Look good and go fast with Car Craft's... Ultimate guide to musclecar resto-mods
`Yes, beaters are cool, and yes, primer is finer. But still, there will always be a part of our brains hard-wired to respond with longing desire to a smooth coat of paint, a neatly installed drivetrain, and a clean interior. To satiate those needs, we present to you the latest version of the CC restoration guide. Over the next several pages, you will see how a top professional approaches a full restoration, how one guy fogged his way to an ultraclean engine bay using aerosol cans, and how to overhaul your gauges. We'll wrap up the section with advice from you, the readers, on restorations you've done and what you've learned from personal experience. Musclecars are slowly disappearing: Whether they're being snatched up by nouveau riche collectors never to see the road again, or simply losing out to the ravages of time, the end result is the same. It may be time for us to consider that these cars we love will not last unless we help them out. Ask an old guy and he will tell you that Chevelles and GTOs were nothing special in the '60s and '70s. Those same guys will tell you in their next breath that they wish they still had their old Chevelle or GTO. Hopefully, we will inspire you to take the next step, whatever that may be, with one of your cars. We want to see musclecars on the road for years to come.
A pro's perspective
While swimming the sea of shiny Dodges, Plymouths, and Chryslers at Mopars at the Strip in March, we stopped dead in our tracks when we saw a jet-black '69 Charger with a pearl and candy red bumblebee stripe on its tail. Like one of those things you can't quite put your finger on, all the elements of the car seemed right. We blew right past the owner to talk to the builder, Angelo Munk, who was happy to show us the work he did on the car. Two weeks later we visited him at home in McKinleyville, California, almost on the Oregon border, to see his shop and get his advice on restoring cars. As you'll see, it's all about the details.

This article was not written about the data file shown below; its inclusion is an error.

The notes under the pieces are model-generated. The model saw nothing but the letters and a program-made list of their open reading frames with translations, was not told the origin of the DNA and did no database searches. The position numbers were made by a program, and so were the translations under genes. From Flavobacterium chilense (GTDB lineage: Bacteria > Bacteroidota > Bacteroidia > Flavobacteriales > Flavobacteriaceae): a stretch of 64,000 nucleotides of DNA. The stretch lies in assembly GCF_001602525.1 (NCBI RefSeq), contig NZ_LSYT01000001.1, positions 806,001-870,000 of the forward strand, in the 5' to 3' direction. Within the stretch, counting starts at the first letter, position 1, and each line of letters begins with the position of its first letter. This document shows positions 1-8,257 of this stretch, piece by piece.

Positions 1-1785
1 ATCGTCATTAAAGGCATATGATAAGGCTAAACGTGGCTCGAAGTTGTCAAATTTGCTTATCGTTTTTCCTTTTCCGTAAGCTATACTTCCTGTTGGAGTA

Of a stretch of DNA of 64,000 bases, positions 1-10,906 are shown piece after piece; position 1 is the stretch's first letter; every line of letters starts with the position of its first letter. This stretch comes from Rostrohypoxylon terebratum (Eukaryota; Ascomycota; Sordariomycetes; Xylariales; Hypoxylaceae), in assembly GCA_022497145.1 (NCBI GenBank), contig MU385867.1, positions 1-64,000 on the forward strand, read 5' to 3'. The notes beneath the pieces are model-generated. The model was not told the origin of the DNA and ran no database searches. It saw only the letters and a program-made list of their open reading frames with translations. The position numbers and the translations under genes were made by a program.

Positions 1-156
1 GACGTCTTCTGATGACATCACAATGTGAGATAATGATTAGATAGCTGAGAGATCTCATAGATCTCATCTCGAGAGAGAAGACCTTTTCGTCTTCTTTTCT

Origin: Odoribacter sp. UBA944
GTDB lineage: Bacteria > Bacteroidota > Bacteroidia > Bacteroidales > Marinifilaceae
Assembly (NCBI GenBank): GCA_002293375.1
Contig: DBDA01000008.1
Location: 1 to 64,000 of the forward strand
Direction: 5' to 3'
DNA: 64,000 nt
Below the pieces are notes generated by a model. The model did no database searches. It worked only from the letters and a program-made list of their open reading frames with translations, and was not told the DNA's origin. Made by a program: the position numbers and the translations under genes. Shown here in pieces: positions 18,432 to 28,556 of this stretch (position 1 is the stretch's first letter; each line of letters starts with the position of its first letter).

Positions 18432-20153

When starting a new project, Angelo says he looks over every inch of the car so he knows exactly what he's getting into. It's a good idea to strip the paint if you're not sure what is underneath. Give yourself as much information as possible before starting to work so you have an idea of what it's going to cost, both in time and cash. Also, Angelo recommends taking extra steps to keep from doing more harm to the car while working on it. For example, before this '68 RS/SS Camaro body goes onto his rotisserie, Angelo will weld braces on it between the cowl and the rear suspension mounting points. He says this will keep the unibody from twisting while it's on the rotisserie and while it's being transported to and from the soda blaster.
Have a look in mind but no one makes it? Make it yourself. Angelo points out this e-brake bracket he made to connect the cable from the pedal to the Lokar cables running to the rear wheels. Also, look at the Camaro's rear suspension. Angelo minitubbed it before kits were available, so he made all the parts needed to widen the wheelwells and relocate the leaf spring and shock mounting points.
Mass-produced cars often sacrifice elegance and beauty for ease of assembly. Angelo says he likes to fill unused trim holes, smooth firewalls, weld body seams, and reroute wiring and hydraulic lines to clean up the engine compartment and chassis.